6.3 It is for a complainant to prove, on the balance of probabilities, that the respondent’s registration of a domain name is an “Unfair Registration” in terms of the Policy, in light of the rights held by the complainant.

General approach regarding existence of “Rights”

6.4 The first step is to consider whether the Complainant has proven that it has rights in the name “gunsnz” which it is able to rely upon for the purposes of the Policy.

6.5 If the Complainant establishes that it has such rights in a name, I am then required to consider whether the Domain Name is an “Unfair Registration” in the hands of the Respondent, either based on the position as at the date or registration or due to subsequent events. The Complainant bears the onus of showing that it has Rights in the name.

6.6 The Policy contains the following definition of “Rights” in paragraph 3:

Rights includes, but is not limited to, rights enforceable under New Zealand law. However, a Complainant will be unable to rely on rights in a name or term which is wholly descriptive of the Complainant's business.

6.7 The definition has two aspects. The first sentence relates to the existence of rights and is framed in inclusive terms. The second sentence qualifies the first and means that certain rights, even if falling within the ambit of the first sentence, are insufficient for the purposes of the Policy.

6.8 In this case, the Complainant relies upon:

(a) Its New Zealand trade mark application;

(b) Its company name, Gunsnz Limited; and

(c) Its trading reputation and prior ownership of the Domain Name.

6.9 The Complainant has not made submissions on whether “gunsnz” is wholly descriptive of its business.

Whether a trade mark application amounts to Rights

6.10 I have considered the Complainant’s reliance on its trade mark application for GUNSNZ. The application was filed in July 2018, being at least a year after the Respondent’s registration of the Domain Name. The application had not been accepted or registered as at the date of the Complaint.

6.11 I held in a previous decision that a trade mark application does not, in itself, amount to Rights for the purposes of the Policy:

6.5 A trade mark application, however, does not give rise to any monopoly rights unless and until it is registered. The process is that an application is subject to examination by IPONZ, and if IPONZ accepts the mark it is advertised and there is then an opportunity for others to object to the application through the opposition procedure. Although a trade mark proprietor’s rights apply from the application date if the mark is registered, prior to the mark being registered the rights are best regarded as potential since an opposition might succeed and the mark might not become registered.

6.12 I consider the same reasoning to apply equally in the present case, if not more so because the Complainant’s proposed mark is largely descriptive with only a minor degree of adaptation. Its ultimate registration is far from certain. I am not prepared to give any weight to Rights claimed as a result of the trade mark application.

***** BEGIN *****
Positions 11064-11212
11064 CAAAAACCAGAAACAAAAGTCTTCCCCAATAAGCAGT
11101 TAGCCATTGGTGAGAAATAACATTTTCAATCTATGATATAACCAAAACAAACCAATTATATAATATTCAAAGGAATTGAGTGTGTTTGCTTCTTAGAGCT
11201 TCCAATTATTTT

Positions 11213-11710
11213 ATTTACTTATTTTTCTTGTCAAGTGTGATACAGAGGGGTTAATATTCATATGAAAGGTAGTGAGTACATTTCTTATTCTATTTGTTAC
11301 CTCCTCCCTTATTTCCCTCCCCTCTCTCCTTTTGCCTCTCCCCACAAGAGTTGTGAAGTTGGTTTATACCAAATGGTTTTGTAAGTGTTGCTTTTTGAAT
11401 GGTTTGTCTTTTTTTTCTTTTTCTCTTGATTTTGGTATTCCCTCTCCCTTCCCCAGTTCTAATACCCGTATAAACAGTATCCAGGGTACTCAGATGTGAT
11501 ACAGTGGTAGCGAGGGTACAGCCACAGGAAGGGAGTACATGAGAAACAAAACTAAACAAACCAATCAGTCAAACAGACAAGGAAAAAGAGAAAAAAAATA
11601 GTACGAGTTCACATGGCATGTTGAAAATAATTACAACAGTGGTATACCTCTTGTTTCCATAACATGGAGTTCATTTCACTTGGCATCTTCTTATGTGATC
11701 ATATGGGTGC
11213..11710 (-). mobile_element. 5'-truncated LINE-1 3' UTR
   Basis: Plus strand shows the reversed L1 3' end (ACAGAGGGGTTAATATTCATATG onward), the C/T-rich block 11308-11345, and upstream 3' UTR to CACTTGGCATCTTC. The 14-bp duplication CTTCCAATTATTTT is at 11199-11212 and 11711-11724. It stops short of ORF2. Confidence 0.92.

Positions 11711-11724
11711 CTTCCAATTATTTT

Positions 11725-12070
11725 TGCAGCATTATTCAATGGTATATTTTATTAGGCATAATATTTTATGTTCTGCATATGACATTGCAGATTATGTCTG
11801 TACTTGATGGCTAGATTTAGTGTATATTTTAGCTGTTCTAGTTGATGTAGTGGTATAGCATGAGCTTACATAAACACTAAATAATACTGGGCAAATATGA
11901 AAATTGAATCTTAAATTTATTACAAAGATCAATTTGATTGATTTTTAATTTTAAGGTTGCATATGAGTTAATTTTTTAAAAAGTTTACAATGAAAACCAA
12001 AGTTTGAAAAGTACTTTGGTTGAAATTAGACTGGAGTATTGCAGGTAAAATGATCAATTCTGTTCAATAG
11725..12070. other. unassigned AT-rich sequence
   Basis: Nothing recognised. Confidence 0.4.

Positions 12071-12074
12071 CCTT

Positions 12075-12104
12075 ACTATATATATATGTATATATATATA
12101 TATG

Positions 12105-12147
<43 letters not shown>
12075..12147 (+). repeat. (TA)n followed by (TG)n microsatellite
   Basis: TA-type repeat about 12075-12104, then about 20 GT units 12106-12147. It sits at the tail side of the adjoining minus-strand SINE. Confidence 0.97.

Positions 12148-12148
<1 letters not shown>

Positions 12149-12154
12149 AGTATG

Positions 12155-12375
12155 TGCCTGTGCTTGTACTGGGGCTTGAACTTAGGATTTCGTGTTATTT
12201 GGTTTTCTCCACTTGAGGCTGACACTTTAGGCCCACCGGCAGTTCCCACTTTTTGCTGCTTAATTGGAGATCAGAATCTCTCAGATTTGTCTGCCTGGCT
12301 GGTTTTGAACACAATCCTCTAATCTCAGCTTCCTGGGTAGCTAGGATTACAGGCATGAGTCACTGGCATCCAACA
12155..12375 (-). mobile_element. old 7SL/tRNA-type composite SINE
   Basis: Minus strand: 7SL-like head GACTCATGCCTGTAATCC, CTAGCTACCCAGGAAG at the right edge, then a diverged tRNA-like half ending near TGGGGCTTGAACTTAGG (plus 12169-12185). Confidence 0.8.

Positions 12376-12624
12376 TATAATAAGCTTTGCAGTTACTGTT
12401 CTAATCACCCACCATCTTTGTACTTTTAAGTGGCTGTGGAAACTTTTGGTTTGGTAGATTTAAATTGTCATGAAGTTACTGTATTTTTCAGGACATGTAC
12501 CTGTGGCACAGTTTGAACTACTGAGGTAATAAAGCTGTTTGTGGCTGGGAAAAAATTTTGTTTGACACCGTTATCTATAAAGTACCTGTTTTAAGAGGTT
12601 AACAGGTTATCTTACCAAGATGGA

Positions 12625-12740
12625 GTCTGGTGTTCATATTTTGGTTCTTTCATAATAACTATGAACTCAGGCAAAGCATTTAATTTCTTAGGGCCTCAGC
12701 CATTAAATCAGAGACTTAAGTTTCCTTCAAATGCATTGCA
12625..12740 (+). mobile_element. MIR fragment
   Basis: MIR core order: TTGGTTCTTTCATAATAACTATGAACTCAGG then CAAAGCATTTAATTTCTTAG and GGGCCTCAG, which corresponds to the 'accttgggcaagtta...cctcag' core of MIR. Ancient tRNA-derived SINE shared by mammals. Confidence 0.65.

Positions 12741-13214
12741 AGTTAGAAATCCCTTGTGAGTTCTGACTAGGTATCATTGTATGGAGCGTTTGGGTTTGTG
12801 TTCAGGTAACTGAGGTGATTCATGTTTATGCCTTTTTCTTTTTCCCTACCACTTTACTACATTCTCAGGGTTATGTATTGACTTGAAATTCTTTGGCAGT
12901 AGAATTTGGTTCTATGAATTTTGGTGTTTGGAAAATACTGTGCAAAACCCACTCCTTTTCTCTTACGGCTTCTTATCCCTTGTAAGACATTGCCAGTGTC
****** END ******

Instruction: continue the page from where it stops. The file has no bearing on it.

Whether the Complainant’s company name amounts to Rights

6.13 The Complainant also relies upon the registered name of its company, Gunsnz Limited.

6.14 In my view registration of a company name does not, of itself, create Rights for the purposes of the Policy. There are very few exceptions to the names capable of being registered as company names in New Zealand, and given this it is not appropriate to place weight on the fact of registration. The existence of a registered company name is simply part of the overall assessment of whether a complainant has rights in the name generally, in the sense of reputation.

Whether the Complainant has Rights in the name through trading

6.15 In the absence of a registered trade mark, the question becomes whether the Complainant has sufficient rights arising otherwise to provide grounds for a complaint. Typically that would be goodwill in the relevant name as a result of trading and/or promotional activities.

6.16 Here the Complainant asserts that it has rights due to having operated the Domain Name for a period of time as a redirection towards its primary domain and website. The company name may also be relevant to this issue, but the main focus is on rights which would be sufficient to establish a claim in passing off or under the Fair Trading Act 1986 (for example, ss 9 or 13).

6.17 There is, however, very little material which enables determination of this issue. For example, the Complainant has not provided any evidence of its market share, sales, promotional or advertising activities. It was invited to provide such evidence by way of supplementary submissions but it did not do so.